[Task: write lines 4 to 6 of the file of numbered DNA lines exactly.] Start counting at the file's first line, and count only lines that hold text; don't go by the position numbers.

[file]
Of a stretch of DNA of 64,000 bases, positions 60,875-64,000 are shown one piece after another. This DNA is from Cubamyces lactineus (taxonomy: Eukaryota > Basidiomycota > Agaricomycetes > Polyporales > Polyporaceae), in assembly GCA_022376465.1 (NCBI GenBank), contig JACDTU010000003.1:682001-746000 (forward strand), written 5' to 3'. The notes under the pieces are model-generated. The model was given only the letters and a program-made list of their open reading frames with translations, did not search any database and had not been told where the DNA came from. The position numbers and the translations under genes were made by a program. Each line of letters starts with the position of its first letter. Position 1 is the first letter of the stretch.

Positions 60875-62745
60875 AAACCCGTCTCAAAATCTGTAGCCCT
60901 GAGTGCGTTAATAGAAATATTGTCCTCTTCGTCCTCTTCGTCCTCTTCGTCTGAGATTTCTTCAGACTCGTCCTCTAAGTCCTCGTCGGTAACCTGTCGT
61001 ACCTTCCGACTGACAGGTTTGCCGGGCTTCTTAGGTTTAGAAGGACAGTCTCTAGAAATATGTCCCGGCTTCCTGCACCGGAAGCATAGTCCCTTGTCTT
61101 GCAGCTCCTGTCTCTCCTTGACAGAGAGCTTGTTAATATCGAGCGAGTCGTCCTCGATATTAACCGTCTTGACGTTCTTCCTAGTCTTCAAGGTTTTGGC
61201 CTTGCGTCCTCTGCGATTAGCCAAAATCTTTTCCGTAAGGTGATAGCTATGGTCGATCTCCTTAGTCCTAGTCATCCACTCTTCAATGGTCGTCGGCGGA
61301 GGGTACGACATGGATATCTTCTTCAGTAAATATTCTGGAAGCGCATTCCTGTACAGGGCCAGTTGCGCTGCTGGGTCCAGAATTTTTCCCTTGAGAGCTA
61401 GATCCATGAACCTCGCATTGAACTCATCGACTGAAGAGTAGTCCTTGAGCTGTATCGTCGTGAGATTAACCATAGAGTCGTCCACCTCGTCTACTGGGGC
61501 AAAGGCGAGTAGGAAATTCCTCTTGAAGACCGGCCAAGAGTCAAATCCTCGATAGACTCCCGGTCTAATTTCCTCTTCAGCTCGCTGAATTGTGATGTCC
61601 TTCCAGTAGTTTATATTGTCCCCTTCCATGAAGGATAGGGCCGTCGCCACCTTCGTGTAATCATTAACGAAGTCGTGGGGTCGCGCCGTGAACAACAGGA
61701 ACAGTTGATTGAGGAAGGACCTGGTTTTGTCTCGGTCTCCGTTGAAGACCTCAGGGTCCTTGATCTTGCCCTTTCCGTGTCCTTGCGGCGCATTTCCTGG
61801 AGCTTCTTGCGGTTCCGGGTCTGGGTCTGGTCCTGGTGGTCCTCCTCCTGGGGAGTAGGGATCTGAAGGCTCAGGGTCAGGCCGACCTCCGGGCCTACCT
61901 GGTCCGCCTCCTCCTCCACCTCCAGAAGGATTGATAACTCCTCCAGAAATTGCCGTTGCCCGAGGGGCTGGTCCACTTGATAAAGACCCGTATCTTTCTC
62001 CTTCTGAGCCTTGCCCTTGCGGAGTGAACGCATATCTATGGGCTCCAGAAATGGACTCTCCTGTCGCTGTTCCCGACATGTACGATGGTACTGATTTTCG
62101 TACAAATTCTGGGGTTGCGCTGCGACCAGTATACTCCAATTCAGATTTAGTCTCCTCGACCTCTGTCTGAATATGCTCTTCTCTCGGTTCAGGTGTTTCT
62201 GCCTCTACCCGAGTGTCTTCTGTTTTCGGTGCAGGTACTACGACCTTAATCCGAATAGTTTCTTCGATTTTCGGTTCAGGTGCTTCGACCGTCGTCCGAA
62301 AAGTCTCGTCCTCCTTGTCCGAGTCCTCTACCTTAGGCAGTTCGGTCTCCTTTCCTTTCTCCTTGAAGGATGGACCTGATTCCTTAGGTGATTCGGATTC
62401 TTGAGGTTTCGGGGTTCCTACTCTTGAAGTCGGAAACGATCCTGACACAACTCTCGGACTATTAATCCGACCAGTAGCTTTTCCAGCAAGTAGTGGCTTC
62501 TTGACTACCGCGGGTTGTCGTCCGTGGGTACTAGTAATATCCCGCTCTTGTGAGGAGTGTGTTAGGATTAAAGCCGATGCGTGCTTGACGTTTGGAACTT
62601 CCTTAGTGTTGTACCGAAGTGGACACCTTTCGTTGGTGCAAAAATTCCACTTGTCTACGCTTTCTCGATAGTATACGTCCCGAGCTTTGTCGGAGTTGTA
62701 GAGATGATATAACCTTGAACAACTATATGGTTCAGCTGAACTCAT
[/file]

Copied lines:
60901 GAGTGCGTTAATAGAAATATTGTCCTCTTCGTCCTCTTCGTCCTCTTCGTCTGAGATTTCTTCAGACTCGTCCTCTAAGTCCTCGTCGGTAACCTGTCGT
61001 ACCTTCCGACTGACAGGTTTGCCGGGCTTCTTAGGTTTAGAAGGACAGTCTCTAGAAATATGTCCCGGCTTCCTGCACCGGAAGCATAGTCCCTTGTCTT
61101 GCAGCTCCTGTCTCTCCTTGACAGAGAGCTTGTTAATATCGAGCGAGTCGTCCTCGATATTAACCGTCTTGACGTTCTTCCTAGTCTTCAAGGTTTTGGC